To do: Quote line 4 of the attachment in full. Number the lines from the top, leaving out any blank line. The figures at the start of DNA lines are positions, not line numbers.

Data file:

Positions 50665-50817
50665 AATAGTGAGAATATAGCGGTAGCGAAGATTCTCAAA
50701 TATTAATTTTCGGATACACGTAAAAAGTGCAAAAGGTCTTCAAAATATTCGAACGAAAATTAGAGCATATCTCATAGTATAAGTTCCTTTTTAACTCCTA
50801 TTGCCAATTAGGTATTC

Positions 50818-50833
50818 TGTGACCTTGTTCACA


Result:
50801 TTGCCAATTAGGTATTC